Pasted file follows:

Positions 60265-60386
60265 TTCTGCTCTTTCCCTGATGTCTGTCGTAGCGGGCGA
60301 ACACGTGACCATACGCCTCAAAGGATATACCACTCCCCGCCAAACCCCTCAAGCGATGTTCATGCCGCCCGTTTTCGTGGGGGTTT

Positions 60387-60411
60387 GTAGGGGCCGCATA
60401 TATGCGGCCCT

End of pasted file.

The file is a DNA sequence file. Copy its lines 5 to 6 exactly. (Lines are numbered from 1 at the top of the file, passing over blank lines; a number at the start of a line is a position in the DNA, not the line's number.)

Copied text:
60387 GTAGGGGCCGCATA
60401 TATGCGGCCCT